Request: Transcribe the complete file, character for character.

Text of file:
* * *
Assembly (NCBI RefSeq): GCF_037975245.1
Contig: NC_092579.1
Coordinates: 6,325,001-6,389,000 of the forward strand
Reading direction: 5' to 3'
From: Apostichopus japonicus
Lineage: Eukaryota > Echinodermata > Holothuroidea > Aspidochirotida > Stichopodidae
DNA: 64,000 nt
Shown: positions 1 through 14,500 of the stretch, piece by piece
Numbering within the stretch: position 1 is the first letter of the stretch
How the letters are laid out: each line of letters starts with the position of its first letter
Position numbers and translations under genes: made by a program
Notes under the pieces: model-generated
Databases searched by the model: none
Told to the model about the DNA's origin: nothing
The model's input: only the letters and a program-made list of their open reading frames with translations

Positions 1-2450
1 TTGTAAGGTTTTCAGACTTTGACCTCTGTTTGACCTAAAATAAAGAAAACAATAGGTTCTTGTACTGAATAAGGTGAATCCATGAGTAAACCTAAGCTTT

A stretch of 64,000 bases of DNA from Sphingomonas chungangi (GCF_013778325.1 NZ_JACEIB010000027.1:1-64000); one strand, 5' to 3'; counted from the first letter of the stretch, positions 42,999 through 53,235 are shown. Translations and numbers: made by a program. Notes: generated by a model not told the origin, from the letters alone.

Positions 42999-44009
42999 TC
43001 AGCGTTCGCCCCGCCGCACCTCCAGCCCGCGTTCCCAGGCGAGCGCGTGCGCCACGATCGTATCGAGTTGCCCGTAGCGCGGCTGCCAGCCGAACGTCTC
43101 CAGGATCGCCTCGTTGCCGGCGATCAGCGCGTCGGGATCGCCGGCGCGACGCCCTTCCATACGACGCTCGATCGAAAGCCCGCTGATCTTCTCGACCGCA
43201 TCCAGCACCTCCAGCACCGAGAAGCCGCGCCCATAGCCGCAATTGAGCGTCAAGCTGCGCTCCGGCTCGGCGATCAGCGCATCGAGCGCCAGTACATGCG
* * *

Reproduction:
Assembly (NCBI RefSeq): GCF_037975245.1
Contig: NC_092579.1
Coordinates: 6,325,001-6,389,000 of the forward strand
Reading direction: 5' to 3'
From: Apostichopus japonicus
Lineage: Eukaryota > Echinodermata > Holothuroidea > Aspidochirotida > Stichopodidae
DNA: 64,000 nt
Shown: positions 1 through 14,500 of the stretch, piece by piece
Numbering within the stretch: position 1 is the first letter of the stretch
How the letters are laid out: each line of letters starts with the position of its first letter
Position numbers and translations under genes: made by a program
Notes under the pieces: model-generated
Databases searched by the model: none
Told to the model about the DNA's origin: nothing
The model's input: only the letters and a program-made list of their open reading frames with translations

Positions 1-2450
1 TTGTAAGGTTTTCAGACTTTGACCTCTGTTTGACCTAAAATAAAGAAAACAATAGGTTCTTGTACTGAATAAGGTGAATCCATGAGTAAACCTAAGCTTT

A stretch of 64,000 bases of DNA from Sphingomonas chungangi (GCF_013778325.1 NZ_JACEIB010000027.1:1-64000); one strand, 5' to 3'; counted from the first letter of the stretch, positions 42,999 through 53,235 are shown. Translations and numbers: made by a program. Notes: generated by a model not told the origin, from the letters alone.

Positions 42999-44009
42999 TC
43001 AGCGTTCGCCCCGCCGCACCTCCAGCCCGCGTTCCCAGGCGAGCGCGTGCGCCACGATCGTATCGAGTTGCCCGTAGCGCGGCTGCCAGCCGAACGTCTC
43101 CAGGATCGCCTCGTTGCCGGCGATCAGCGCGTCGGGATCGCCGGCGCGACGCCCTTCCATACGACGCTCGATCGAAAGCCCGCTGATCTTCTCGACCGCA
43201 TCCAGCACCTCCAGCACCGAGAAGCCGCGCCCATAGCCGCAATTGAGCGTCAAGCTGCGCTCCGGCTCGGCGATCAGCGCATCGAGCGCCAGTACATGCG